Summer is lobster rolls. Yes, it’s slower paced days, sneaking away midweek to the beach, and backyard parties, but, and blame this on my childhood growing up in New England if you will, it’s not really summer until you’ve had a lobster roll.
Haven’t had one yet? Lucky you, now is the best time to eat a lobster roll. That’s because it’s new shell lobster season and there is nothing like biting into a warm buttery soft-shell lobster on a toasted roll.
What Are New-Shell Lobsters?
Hold on, you’re saying there are different types of lobster shells? You read that right and the new shell lobsters will change your life (alright not really but they’re pretty great).
Sometimes called soft shell or shedder lobsters, new shell lobsters are just that; lobsters that have just lost their old shell as part of growing and have a new one that is larger and softer. When they first shed their old shell, lobsters are very fragile (almost completely jelly-like). As their new shell firms up, it’s roomier than their old one, giving them space to grow into. Crisp, cold sea water fills the remaining space and marinates the lobster meat, making it extra tender and delicious. This normally occurs between mid-June and and early November.
What Does New-Shell Lobster Taste Like?
“All of this water is like a natural brining and tenderizing process, so meat from a new shell lobster is really sweet.” said Annie Tselikis, executive director of the Maine Lobster Dealers’ Association. Hard shell lobster meat is firmer and slightly more dense and holds up better in the heartier, richer dishes you're most likely to make in colder weather (like Lobster Pot Pie or Spaghetti with Lobster Fra Diavolo). New shell is just right for a summer lobster roll -- or pretty much anything else you'd like to eat during the five months it's in season.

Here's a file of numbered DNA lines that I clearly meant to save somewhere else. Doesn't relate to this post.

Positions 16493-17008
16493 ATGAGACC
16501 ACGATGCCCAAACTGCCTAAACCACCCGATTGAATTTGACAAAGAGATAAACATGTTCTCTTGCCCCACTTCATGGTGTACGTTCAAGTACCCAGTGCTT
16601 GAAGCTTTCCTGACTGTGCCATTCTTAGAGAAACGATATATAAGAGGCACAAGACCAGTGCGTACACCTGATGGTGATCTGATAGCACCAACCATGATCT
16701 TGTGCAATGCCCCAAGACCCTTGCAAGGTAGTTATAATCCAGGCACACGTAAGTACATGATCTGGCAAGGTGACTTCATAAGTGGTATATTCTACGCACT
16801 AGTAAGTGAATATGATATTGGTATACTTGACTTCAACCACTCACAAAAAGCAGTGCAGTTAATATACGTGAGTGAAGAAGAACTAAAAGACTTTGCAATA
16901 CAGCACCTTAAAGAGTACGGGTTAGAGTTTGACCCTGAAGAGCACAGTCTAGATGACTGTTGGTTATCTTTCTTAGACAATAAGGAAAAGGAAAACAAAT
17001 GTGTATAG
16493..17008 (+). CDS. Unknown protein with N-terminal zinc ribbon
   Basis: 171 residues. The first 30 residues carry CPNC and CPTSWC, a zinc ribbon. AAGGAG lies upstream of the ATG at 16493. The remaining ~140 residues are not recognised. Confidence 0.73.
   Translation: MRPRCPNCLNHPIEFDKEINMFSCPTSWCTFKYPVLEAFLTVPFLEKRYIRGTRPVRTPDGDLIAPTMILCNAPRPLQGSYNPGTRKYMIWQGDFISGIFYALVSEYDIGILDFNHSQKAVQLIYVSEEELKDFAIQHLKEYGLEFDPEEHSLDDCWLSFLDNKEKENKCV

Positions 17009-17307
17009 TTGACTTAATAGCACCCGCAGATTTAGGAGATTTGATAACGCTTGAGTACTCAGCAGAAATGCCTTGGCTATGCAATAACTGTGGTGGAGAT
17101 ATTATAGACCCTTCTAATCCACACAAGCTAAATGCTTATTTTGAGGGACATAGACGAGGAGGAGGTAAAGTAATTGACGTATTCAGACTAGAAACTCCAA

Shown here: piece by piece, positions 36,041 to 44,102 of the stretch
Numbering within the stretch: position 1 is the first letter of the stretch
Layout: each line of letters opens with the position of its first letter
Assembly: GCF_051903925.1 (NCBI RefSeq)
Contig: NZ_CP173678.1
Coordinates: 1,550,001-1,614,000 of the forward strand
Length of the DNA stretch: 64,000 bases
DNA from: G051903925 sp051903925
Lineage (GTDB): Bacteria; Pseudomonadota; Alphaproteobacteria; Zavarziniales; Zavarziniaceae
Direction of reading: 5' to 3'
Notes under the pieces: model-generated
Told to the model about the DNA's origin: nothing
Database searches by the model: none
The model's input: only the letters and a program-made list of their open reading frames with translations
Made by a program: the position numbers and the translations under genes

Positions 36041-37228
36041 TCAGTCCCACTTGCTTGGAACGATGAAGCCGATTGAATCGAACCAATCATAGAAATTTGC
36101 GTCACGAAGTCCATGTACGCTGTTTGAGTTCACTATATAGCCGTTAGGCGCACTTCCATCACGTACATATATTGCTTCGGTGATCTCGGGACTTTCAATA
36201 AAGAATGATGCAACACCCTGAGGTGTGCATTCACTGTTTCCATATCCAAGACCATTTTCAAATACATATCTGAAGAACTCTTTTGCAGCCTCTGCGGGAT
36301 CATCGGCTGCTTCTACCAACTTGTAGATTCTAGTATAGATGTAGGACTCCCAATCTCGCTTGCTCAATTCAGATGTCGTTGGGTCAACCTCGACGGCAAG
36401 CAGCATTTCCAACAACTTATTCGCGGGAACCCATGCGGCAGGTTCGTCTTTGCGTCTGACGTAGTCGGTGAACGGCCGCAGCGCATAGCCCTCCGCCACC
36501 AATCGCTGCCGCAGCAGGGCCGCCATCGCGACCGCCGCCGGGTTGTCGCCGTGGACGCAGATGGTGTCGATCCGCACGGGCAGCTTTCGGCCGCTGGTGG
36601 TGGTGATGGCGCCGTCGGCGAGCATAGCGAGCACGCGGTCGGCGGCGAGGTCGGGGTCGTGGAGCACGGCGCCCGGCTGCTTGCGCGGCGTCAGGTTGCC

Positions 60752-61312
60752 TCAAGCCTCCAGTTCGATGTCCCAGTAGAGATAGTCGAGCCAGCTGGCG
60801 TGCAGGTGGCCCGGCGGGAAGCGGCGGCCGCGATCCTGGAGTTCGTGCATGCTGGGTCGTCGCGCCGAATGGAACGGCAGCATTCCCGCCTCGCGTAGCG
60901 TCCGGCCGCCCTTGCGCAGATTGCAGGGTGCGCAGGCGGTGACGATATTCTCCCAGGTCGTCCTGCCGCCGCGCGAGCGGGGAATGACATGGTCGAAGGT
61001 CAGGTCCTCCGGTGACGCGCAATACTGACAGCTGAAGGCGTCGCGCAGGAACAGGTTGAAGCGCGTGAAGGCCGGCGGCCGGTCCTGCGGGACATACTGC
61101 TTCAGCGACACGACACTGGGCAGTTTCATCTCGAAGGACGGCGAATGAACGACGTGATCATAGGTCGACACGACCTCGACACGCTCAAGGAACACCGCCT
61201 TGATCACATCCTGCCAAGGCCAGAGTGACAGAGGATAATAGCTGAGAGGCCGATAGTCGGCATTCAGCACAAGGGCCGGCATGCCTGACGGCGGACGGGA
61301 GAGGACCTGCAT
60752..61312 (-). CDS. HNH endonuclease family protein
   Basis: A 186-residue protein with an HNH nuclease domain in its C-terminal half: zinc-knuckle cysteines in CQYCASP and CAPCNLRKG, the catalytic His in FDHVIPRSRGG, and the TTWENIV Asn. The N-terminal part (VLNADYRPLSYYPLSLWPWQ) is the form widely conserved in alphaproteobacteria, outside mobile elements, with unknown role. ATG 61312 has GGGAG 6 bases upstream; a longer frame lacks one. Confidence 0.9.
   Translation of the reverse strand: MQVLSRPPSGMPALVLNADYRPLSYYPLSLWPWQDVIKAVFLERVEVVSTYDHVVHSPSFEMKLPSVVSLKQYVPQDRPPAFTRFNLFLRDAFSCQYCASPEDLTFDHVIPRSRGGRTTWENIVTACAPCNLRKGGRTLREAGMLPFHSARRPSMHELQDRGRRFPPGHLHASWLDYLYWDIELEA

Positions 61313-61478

How to Eat New-Shell Lobsters At Home
At seafood shacks and fishmongers, if you see Maine lobster on the menu you can be pretty sure it will be a soft shell during the summer. (Soft shells are shipped all over the U.S.) Here are a few things to know about cooking them at home:
• “The yield is better in hard shells since their meat has reached full capacity within the shell and the meat tends to be a bit firmer,” says chef Laurent Tourondel of the BLT Restaurant Group. For new-shell lobsters order about ½ pound bigger than you normally would.
• Because the shells are soft you can often break them open with your hands, but the extra water means they are a bit messier to handle.
• "I like to steam my lobster,” says Tselikis. “ I do about 2 inches of salted water in the bottom of a big pot. Set a steaming rack in the pot and set lobsters on the rack. For 1-lb lobsters you’ll need about 10 minutes of cooking time. I cook a bunch of lobsters at once and whatever we have left over I’ll pick the meat and use for anything from cioppino to lobster tacos, depending on the time of year!"
Here are a few more ways to enjoy new shell lobster at home this summer:
Ready for lobster? Watch Thomas Joseph show how to get the most meat out of a lobster claw: